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Dancing and Dementia

There are currently over 850,000 people living with dementia in the UK, and this is set to rise to over 1 million by 2021. Dementia can devastate the lives of people affected, along with being very intense and emotional for loved ones. Although there is not yet a cure, there is now certainly more things we can do to improve the lives of people who live with the condition.

We have previously discussed the amazing effects of music therapy for patients and how it improves the mood, alertness and engagement of people living with Alzheimer’s and dementia. Leading research has shown that this also applies in the physical form of dancing, as it can significantly improve and support the mood, alertness and communication of patients.

There are well-established therapeutic dance techniques and classes for Parkinson’s Disease but, until now, there hasn’t been the same global model for dance for people with dementia. In general, dance and movement therapy can maintain and, at times, improve both memory and cognitive functioning, so seeing this rise in popularity for dementia patients, is really important.

So far, research has shown that the effects of dance in elderly individuals with dementia have shown that the dance therapy has been effective in stimulating social interaction with the patient, along with enhancing their mood, reducing anxiety, reducing depressive symptoms and increasing their self-awareness and self-expression.

Managing and reducing psychological symptoms like these, overall support a better quality of life. This, in turn, has also led to better support for those affected by a loved one with the disease to cope better with the symptoms. The focus of the non-verbal communication and mindfulness is a different and important way to communicate with love ones when words fail.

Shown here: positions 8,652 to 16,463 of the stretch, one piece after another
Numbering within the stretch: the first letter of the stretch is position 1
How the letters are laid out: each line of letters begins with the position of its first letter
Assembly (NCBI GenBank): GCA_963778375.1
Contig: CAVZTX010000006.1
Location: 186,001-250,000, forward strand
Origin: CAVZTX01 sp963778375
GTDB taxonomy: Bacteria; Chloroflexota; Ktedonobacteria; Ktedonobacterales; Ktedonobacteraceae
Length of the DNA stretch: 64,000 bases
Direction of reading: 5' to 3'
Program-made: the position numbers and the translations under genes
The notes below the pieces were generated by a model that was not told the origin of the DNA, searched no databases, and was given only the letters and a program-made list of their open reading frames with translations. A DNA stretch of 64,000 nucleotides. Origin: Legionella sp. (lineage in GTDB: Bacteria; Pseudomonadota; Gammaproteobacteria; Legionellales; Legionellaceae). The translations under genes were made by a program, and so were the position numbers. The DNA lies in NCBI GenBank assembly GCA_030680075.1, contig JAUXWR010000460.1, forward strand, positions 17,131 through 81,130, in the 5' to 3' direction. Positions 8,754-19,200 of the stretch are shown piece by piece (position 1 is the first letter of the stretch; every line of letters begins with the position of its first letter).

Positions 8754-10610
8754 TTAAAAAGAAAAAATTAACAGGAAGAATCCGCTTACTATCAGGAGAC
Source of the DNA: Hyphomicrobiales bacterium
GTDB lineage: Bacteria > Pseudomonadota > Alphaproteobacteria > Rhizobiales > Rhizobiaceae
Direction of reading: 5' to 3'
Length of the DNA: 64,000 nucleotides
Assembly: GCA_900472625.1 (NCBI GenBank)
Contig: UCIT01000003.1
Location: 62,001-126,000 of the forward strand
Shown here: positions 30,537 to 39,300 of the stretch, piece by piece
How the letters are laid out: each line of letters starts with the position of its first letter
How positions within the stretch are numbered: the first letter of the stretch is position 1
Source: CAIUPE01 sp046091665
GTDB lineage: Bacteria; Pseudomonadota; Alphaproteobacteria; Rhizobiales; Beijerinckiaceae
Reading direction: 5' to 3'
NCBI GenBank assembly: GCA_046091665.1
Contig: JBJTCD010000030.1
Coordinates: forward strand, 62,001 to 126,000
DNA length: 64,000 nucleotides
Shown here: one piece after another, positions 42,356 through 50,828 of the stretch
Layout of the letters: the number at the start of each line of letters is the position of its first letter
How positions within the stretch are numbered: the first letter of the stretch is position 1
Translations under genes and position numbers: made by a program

Time to Dance

Through their skill and expertise in dance health, alongside consultation and experimentation, Scottish Ballet are now hosting free drop-in classes called Time to Dance, offering people with dementia a chance to express themselves and communicate through dance with their family members and carers.

Photo credit: Scottish Ballet


This is following popular research that shows dancing, more than other forms of exercise, leads to improved brain function.

“When people living with dementia can feel isolated and lonely and depressed, it impacts on mobility and independence. Dance breaks that cycle, it makes your body bigger because it gives you tools to be able to use it. Coming to class is also a social experience because it gives you a way to connect with people”

-Miriam Early, Dance Health Coordinator at Scottish Ballet

What to expect

  • Time to Dance classes begin seated, progressing slowly with options to stand or remain seated
  • Classes are accompanied by a live percussionist and led by two experienced dance artists who have received specialised training from Alzheimer’s Scotland, NHS and Hearts & Minds.
  • Classes begin gently, becoming more energised throughout, before ending with a calming cool-down and a chance to dance freely with your partner
  • Classes consist of a mixture of group dances, partner dances, games, creative movement, improvisation, ballet, and dancing with props

Dance therapy just like this offers individuals the opportunity to being truly present, to engage in their senses, and to tap into their independence, individuality, and self-awareness. It’s always worth remembering that moving the body goes hand in hand with moving the mind!


If you have any questions or are concerned about a loved one with dementia, or who you think might have dementia, please get in touch with us on 0141 948 0206 or email us at


Posted 11th February 2020

2 responses to “Dancing and Dementia

  1. I have been a member and organised of a sequence dance club since 1993 with members aged from 55 to 95. Still going “but not strong” as membership is dropping because we consider our age group to be the last dancing generation of true partnership dancing.

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